The deal is done. Tony Estanguet packed his suitcase and left Tahiti on Wednesday 17 August, at the end of a six-day visit to French Polynesia. Direction Paris.
In his luggage, the president of the Paris 2024 OCOG is not only bringing back an elegant but perishable collection of flower necklaces. Above all, he brought back the official agreements for the organisation of the Olympic surfing events on the Teahupoo wave, one of the four additional sports at the next Summer Games.
The three precious documents were signed on Tuesday 16 August by Tony Estanguet, representatives of the State and Edouard Fritch, the President of French Polynesia. The signing ceremony was symbolically organised at the headquarters of the Tahitian Surfing Federation in Papara, in south-west Tahiti.
The first agreement was signed with Polynesia. It specifies in detail the infrastructures to be provided on the Teahupoo site for the Olympic competitions. The second, signed with the State representative in Tahiti, Eric Requet, concerns the inevitable issue of security. Finally, the last one is dedicated to the passage of the Olympic torch relay in French Polynesia.
With the signing of these three agreements, Tahiti officially becomes one of the competition sites for the Paris 2024 Games. The overseas territory will go down in the history of the Olympic movement as the most decentralised since the creation of the Summer Games, as it is located in the Pacific more than 15,000 kilometres from the capital. The record promises to be hard to break.
The end of a false suspense, as the OCOG has never really considered a plan B since its choice of Tahiti for the surfing events, despite the concerns expressed by some local associations about the facilities planned to host the competitions.
Accompanied by Jean-Philippe Gatien, the sports director of Paris 2024, Tony Estanguet did not only come to discover the venues, initial the official documents and have a long session in the waves. He also wanted to reassure.
The three-time Olympic champion explained it in a press conference: “Since Friday, we have met all the players on the site. I have sensed satisfaction among them. The project is progressing well. It is positive for us and exciting for the population. Some developments are necessary, but most of them will be temporary so as not to alter the sites.”
Tony Estanguet assured the Tahitians that, despite the criticism, he never doubted the relevance of Tahiti’s choice. “I never doubted because we did it for the right reasons,” he explained. First of all, the Teahupoo wave is “the best there is” at this time of year. Extra-sporting reasons, too, by involving all the territories of France in the Olympic project.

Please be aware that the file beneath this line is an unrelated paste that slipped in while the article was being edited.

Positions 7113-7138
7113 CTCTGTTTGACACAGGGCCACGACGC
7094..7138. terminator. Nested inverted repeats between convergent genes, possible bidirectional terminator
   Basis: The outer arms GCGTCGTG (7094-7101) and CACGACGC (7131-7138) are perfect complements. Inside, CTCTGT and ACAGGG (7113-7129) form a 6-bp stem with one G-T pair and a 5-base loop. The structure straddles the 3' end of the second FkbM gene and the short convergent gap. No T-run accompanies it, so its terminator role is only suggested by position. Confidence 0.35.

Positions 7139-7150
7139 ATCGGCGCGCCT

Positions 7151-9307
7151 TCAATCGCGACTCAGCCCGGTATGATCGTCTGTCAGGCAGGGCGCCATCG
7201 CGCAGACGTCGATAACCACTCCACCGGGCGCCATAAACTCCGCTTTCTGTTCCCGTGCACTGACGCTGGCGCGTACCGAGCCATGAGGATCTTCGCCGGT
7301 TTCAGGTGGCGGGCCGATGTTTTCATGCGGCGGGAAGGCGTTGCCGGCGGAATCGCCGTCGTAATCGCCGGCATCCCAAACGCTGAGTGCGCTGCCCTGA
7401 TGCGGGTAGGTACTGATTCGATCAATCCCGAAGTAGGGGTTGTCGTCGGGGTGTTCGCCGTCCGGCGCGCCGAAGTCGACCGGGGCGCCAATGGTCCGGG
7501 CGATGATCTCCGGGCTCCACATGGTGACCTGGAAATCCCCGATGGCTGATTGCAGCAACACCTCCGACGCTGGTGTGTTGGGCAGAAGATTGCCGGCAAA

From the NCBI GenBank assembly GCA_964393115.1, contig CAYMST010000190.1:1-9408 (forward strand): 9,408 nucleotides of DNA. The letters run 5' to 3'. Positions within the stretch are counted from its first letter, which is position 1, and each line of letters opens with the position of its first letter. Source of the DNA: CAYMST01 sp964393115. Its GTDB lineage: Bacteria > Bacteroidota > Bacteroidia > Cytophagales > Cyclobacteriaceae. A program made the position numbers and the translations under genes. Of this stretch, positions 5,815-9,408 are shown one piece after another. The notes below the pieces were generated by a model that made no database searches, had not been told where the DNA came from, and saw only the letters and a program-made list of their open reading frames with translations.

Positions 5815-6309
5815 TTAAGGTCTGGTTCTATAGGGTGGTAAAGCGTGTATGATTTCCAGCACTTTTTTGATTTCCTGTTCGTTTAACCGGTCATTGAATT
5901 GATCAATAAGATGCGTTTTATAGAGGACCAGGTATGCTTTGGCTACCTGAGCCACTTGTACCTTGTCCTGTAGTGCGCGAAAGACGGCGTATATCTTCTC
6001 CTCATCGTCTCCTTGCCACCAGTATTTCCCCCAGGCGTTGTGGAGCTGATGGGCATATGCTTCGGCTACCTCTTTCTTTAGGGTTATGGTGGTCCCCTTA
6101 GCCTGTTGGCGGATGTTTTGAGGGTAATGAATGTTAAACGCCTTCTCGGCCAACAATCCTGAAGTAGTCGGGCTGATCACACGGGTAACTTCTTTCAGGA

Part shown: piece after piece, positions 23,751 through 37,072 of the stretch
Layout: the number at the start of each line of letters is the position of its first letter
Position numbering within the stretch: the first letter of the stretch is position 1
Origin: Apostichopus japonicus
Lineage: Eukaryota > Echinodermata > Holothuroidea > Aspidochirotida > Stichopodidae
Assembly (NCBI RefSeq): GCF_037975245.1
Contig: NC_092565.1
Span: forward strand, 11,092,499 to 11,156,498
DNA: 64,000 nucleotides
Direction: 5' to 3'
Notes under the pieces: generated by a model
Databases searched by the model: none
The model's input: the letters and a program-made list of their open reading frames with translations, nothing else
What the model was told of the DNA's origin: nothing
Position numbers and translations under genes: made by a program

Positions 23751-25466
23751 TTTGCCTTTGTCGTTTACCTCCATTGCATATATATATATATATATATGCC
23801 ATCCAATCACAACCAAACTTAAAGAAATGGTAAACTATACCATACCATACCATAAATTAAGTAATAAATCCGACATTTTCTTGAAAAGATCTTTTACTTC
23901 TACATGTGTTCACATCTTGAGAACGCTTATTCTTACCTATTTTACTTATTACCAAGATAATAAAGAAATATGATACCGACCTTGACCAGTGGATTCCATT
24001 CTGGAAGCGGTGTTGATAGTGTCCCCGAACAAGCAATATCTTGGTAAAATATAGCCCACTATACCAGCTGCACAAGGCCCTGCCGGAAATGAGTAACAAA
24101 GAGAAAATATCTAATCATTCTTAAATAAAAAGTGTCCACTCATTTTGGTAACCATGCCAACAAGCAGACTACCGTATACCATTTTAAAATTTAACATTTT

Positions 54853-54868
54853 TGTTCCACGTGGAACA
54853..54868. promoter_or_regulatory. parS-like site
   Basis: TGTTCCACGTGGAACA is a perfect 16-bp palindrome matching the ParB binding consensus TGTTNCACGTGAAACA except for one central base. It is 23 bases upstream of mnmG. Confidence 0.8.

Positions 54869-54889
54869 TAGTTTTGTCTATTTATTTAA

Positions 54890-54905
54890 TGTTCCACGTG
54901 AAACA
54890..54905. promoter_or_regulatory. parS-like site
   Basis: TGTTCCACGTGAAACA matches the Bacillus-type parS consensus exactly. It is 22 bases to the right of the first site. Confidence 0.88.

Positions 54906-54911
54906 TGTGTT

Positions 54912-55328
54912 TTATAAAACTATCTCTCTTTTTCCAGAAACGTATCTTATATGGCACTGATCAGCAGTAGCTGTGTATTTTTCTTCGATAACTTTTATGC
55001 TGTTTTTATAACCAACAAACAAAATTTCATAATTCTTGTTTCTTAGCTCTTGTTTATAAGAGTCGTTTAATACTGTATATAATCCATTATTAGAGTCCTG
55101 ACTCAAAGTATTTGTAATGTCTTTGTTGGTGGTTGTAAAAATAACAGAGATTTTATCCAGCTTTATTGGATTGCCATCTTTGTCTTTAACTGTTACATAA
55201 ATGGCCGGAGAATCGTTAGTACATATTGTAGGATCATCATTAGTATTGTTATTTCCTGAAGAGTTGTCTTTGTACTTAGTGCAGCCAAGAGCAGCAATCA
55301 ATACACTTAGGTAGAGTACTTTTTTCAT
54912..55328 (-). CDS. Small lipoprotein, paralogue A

It was a bad coincidence that the mythical Teahupoo wave refused to rise during the Paris 2024 delegation’s stay. Due to the lack of swell, the Tahitian leg of the World Surf League (WSL), the Outerknown Tahiti Pro (11 to 21 August), could not be launched. It had five consecutive days without competition.
Worrying? The OCOG is reassuring. In Tahiti, Tony Estanguet met the surfers. He explained to them that the competition period at the Paris 2024 Games, initially set at four days, will finally be extended to eight days.
As for the work sites, the OCOG president assured them that there was no question of imposing anything. Tony Estanguet wants to be “humble“. “The population is in the best position,” he suggested, to sort out a positive legacy from projects with no future.
There is no question, for example, of setting up floating stands. “We are starting with an organisation comparable to that of the Tahiti Pro,” he explained. “Expertise has been developed and we must rely on it”. The recruitment of Pascal Luciani, a regular collaborator of the WSL, for the OCOG office in Tahiti is proof of this desire.
Accommodation for officials and delegations? The Puunui Hotel, which is supposed to be renovated in time for the Games, remains a priority. “There is work to be done,” admits Tony Estanguet. But the project makes sense. In the event of an unavoidable delay in the work, the OCOG could turn to a plan B: a fleet of boats to house the athletes and other accredited guests.